Published Friday, June 19th, 2020
WSC will begin a series of conversations to help us understand the strengths, weaknesses, opportunities, and challenges of the educational experience of students of color and other groups.
The following is from Dr. Marysz Rames, President of Wayne State College:
Today is June 19, 2020. It has been 155 years to the day since Union soldiers led by Major Gen. Gordon Granger landed at Galveston, Texas, with news that the Civil War had ended and that the enslaved were now free. One of Gen. Granger’s first acts was to read to the people of Texas General Order Number 3, which proclaimed freedom for slaves and “absolute equality of rights and rights of property between former masters and slaves."
History informs us that on this day in 1865, a grassroots moment of celebration erupted among the liberated slaves of Texas, which gradually took widespread root in African American communities during the late 19th century. The holiday survives to the present day as Juneteenth, which celebrates African American freedom and achievement, while encouraging continuous self-development and respect for all cultures.
I recognize the significance of this day in American history on behalf of Wayne State College and want to let you know what the future holds for us as we engage in conversations about race and inequality as an institution and as a family. I want you to know that as president of this College, while I cannot control what is happening around the country, I can set the direction for Wayne State. I plan to do so by engaging our community in the most fundamental of activities for any college or university: We shall listen, learn, and act.
There is strength and power in the dialogues that occur on our campus. These conversations over the years have continually reinforced our commitment to serve the underserved and represent the underrepresented.
In my inaugural remarks more than four years ago, I said to you that as president I am here to not only recognize the strength of Wayne State, but to ask you to join me in pledging that we will continue to hold ourselves accountable to a high standard. There is no higher standard than equality.
One of my first acts as president was to engage in listening sessions with the College community to gauge our strengths and our weaknesses. This exercise taught me a tremendous amount about our community. Through collaboration, mutual respect, and an appreciation for the unique talents of each individual, we have solved complex issues facing Wayne State and the communities around us. I also pledged that we would write the next chapter that focuses on advancing our mission of learning excellence, student success, and regional service with compassion, and humility. None of these things are possible if these goals are not true for all of us.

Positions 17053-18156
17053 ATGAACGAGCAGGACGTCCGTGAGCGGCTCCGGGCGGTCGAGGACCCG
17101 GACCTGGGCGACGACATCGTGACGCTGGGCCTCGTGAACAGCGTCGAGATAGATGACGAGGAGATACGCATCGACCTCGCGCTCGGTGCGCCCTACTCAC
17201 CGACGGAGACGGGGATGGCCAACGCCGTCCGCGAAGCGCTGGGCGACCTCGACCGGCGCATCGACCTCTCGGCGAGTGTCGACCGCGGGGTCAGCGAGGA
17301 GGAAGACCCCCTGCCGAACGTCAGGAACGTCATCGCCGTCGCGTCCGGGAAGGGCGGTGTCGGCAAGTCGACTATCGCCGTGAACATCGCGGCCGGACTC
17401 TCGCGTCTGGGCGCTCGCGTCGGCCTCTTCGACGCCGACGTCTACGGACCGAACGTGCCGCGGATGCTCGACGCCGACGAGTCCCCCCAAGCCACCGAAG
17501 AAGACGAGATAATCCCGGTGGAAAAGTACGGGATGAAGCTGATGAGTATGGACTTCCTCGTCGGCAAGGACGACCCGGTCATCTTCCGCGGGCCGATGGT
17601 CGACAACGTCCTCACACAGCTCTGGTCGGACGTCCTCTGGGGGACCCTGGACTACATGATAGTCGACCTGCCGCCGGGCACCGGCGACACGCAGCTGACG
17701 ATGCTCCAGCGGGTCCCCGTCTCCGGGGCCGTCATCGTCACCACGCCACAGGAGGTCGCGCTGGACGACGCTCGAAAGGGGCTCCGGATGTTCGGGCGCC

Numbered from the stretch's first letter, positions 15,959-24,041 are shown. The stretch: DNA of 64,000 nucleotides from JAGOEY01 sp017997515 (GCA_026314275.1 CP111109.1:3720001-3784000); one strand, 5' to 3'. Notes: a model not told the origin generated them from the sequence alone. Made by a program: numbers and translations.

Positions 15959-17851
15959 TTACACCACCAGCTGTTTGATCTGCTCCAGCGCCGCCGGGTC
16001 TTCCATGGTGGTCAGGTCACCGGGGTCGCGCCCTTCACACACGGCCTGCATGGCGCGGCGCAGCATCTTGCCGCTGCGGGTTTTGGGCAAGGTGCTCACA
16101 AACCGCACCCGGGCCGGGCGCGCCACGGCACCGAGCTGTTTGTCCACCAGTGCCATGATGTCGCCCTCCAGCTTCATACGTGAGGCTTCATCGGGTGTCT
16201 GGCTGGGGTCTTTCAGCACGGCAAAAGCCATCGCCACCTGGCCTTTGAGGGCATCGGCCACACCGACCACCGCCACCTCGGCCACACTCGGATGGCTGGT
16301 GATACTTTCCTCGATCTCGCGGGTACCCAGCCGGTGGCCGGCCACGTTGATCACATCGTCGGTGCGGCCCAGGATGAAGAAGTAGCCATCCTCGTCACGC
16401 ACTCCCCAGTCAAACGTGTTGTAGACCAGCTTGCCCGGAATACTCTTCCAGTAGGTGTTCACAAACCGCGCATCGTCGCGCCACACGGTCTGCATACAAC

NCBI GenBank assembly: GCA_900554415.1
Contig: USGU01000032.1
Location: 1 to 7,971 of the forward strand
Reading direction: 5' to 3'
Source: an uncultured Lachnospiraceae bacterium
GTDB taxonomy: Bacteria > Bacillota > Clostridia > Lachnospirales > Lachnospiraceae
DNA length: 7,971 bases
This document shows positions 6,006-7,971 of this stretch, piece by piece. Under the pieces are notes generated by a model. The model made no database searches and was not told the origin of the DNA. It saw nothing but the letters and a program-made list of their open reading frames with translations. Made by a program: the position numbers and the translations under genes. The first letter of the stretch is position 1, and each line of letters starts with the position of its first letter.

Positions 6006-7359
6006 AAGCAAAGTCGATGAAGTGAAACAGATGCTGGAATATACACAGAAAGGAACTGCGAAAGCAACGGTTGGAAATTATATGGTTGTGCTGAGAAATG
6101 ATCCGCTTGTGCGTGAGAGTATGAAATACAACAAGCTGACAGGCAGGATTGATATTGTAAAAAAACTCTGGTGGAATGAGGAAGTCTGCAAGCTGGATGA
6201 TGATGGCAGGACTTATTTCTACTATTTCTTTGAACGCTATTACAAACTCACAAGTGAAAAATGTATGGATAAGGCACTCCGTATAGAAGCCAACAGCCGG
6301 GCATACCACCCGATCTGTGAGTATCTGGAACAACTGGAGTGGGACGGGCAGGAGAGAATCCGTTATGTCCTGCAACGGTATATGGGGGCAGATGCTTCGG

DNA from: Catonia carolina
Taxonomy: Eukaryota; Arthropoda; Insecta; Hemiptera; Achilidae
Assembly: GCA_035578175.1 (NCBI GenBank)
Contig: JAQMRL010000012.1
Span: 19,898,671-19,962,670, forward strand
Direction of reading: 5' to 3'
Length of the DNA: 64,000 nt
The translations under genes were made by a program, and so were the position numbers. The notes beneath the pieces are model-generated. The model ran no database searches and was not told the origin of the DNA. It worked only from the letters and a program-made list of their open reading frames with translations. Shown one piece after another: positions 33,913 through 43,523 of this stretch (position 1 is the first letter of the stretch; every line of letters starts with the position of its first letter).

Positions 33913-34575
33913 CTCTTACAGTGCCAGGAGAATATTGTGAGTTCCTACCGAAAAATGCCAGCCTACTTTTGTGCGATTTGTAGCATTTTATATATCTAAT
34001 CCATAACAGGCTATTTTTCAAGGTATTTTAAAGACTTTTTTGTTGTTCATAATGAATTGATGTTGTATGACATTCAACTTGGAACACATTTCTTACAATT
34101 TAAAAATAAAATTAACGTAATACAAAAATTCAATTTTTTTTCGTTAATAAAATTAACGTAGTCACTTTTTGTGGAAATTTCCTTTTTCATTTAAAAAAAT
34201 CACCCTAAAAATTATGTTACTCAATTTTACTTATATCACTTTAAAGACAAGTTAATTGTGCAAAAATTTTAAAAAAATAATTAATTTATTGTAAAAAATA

This brings me to today and our mission. I have begun conversations with campus leadership to explore the best way forward for the College to address inequities for students of color by engaging these individuals in listening exercises. Beginning this fall, Wayne State will begin a series of conversations designed to help us understand the strengths, weaknesses, opportunities, and challenges of the educational experience of students of color. It is my goal to duplicate this process for other student groups in the upcoming semesters.
Wayne State College flourishes because of our hard-working, committed students who get up every day to engage in an educational process without reservation and without shying away from difficult subjects or retreating to an ideological or verbal “safe-zone”. Our students, contrary to some stereotypes, fully engage in the pathway to civic responsibility by committing to a life of service and learning that faces challenges, not runs from them. I expect that our students will characteristically play a powerful role in this process as we listen in order to learn the best path forward to ensuring an equitable experience for all students.
My charge to campus and my pledge to you is the development of action plans to complement existing commitments to diversity in our strategic plan to build a stronger community. We can and will do better.
The contradiction of American history is that we are a nation born out of the desire to secure liberty while simultaneously tolerating the shackles of slavery. The glory of America is that despite our past, we have proved capable of rising to new challenges to build a better future. I am full of optimism and hope that we will do our part on our campus to help bend the moral arc of history toward justice, equality, and freedom.